cinnati College, &c. There are 30 newspapers and other periodicals published here, and 20 public or free schools are attended by 2,000 pupils. The manufactures are extensive and various, including iron-ware, machinery, paper, printed books, leather, furniture, &c.
There are upwards of 50 steam-engines at work in the city, and there have been made here in one year, 300 cotton-gins and sugar-mills, and 100 steam-engines ; the steamboat-yards are numerous, and from 35 to 40 steamboats are built annually. The whole annual value of the manufactures is about 12,000,000 dollars. The trade is very great, both on the river and the canal, and large quantities of four, pork, whisky, and manufactured articles are exported. Cincinnati is the greatest pork market in the world, and upwards of 150,000 hogs are annually slaughtered here. The markets of the city are well supplied, and are not surpassed for cheapness anywhere in the country.
Water is furnished from the river by steam machinery. Cincinnati occupies the site of old Fort Washington, and the outlines of the city were marked in 1789. The first settlers were principally from New England and New Jersey. Since the peace of 1814, the city has augmented with wonderful rapidity, and now contains a population of 40,000 souls.
The city of Columbus, on the Scioto, is the seat of government. It is situated to the southwest of the centre of the State, and occupies a pleasant acclivity. It was founded in 1812, in the midst of a thick forest. It contains a State-house, penitentiary, an institution for the blind,
. a lunatic hospital, and an asylum for the deaf and dumb, all established by the State.
Zanesville, on the Muskingum, a little below the falls of the river, contains many mills and manufactories, including woolen and cotton mills, iron and brass founderies, paper and flour mills, glass works, machine-shops, &c. Here are 2 bridges across the river. national road, from Cumberland through the Western States, passes through this town. Population, including the adjoining villages of West Zanesville and Putnam, 7,000.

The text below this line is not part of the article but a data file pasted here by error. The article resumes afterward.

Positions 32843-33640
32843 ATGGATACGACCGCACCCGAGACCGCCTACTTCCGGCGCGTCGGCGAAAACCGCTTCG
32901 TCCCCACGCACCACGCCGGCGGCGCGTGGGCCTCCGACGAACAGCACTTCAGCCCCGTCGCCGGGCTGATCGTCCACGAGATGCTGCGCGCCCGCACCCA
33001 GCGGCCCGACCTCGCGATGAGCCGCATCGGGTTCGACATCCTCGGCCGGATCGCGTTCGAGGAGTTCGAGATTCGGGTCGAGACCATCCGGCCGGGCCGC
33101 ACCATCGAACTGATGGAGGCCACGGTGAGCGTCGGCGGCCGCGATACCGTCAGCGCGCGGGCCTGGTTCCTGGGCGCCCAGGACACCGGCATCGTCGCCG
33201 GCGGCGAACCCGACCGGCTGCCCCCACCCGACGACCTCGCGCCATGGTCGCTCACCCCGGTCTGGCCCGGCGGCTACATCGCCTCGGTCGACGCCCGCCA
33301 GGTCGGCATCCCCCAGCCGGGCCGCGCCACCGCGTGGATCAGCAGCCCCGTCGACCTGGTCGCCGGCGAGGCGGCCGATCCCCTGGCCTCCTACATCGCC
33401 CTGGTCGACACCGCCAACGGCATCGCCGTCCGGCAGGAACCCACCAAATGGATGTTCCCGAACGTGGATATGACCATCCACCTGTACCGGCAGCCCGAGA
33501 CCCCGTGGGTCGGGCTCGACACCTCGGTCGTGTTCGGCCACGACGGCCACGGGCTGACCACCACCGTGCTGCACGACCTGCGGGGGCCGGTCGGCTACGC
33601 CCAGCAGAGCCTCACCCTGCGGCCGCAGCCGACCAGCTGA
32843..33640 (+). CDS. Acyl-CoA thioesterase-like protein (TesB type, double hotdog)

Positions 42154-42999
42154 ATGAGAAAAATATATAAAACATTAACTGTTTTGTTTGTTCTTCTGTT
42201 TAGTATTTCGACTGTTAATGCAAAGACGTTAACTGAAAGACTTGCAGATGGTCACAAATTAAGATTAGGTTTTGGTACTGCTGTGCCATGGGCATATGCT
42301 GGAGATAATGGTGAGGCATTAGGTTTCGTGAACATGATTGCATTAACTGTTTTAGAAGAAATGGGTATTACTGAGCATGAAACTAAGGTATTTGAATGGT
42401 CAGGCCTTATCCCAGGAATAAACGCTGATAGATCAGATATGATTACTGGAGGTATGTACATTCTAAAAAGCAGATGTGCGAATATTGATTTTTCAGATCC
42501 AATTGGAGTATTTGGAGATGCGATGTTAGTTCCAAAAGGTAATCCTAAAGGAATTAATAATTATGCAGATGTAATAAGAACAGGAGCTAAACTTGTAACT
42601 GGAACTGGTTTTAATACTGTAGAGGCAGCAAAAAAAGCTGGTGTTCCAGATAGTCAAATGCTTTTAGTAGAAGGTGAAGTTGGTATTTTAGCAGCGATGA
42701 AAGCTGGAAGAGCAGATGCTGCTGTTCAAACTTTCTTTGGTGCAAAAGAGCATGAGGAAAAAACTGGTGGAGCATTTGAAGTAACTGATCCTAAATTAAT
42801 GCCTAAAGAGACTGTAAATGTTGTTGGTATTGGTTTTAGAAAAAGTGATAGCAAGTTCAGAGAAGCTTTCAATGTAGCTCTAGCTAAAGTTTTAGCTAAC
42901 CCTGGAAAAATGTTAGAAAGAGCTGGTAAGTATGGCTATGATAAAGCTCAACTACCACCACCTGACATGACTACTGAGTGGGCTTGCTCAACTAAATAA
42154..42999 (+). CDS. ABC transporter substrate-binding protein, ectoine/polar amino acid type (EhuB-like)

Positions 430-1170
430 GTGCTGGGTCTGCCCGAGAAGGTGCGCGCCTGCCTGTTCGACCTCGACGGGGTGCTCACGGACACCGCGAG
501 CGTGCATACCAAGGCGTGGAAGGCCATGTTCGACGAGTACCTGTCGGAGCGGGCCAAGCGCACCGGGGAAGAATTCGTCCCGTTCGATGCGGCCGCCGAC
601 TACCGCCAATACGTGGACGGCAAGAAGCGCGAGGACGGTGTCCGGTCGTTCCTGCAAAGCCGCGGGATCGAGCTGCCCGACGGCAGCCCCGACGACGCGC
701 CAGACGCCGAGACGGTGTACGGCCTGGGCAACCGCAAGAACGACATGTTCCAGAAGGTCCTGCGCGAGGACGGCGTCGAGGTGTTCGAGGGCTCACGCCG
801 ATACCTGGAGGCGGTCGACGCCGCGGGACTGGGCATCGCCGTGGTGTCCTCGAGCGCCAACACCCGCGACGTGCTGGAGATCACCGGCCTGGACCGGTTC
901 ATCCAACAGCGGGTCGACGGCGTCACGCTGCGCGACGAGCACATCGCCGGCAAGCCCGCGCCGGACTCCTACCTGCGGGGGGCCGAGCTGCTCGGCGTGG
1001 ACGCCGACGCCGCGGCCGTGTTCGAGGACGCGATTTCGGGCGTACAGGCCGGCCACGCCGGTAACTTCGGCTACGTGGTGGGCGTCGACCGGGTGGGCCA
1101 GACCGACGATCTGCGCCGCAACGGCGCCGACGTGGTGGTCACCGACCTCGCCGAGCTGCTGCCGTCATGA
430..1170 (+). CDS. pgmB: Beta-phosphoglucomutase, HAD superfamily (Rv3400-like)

Steubenville, on the Ohio, in the eastern part of the State, was founded in 1798, and incorporated as a city in 1805. It has manufactures of woolen, cotton, paper, iron founderies, tanneries, &c. and a flourishing commerce. Population, 4,000. Chillicothe, on the Scioto, vidway between Columbus and the Ohio, was formerly the seat of government. The situation is pleasant, and the plan of the town is regular. In the centre stood a huge Indian mound, which was demolished, and the site converted into building lots. Considerable manufacturing is carried on here, and its trade, by the canal, is extensive. Population, 4,000. Dayton, on the
, Great Miami, at the junction of the canal with that river, is a flourishing place with many factories and mills. Population, 3,500. Marietta, at the mouth of the Muskingum, has a beautiful situation, and is the oldest town in the State ; it was settled in 1788, but is not at present a flourishing place. Some of the streets of the town are annually flooded by the river. Population, 1,500. Circleville, on the Scioto, below Columbus, is built on the site of an ancient circular fortification. It is surrounded by a fertile country, and the Ohio canal passes by the town. Population, 2,000.
Cleveland, at the mouth of the Cuyahoga, is the most important of the lake ports in Ohio. It stands on a high plain, the streets are regular and spacious, and the harbor is commodious and safe, protected by stone jetties about 1,200 feet in length. Here is also the spacious canal basin of the Ohio canal. The city has grown in population, trade, and wealth, with surprising rapidity ; its population is 6,600, or, including the village of Ohio City, 8,600 ; the exports exceed, in value, 3} millions annually. This part of Ohio is called New Connecticut, or the Western Reserve, because it was reserved by Connecticut, when that State ceded to the general government her claims to the western lands. Huron, Norwalk, and Sandusky City, are also flourishing towns in this section. Toledo, on Maumee Bay, is a growing place in a very commanding situation, being at the common outlet of 2 great canals into the lake. Population, 2,500. Portsmouth, at the southern terminus of the Ohio canal, Athens, on the Hocking, and Hamilton, on the Miami, are likewise flourishing towns, with about the same number of inhabitants.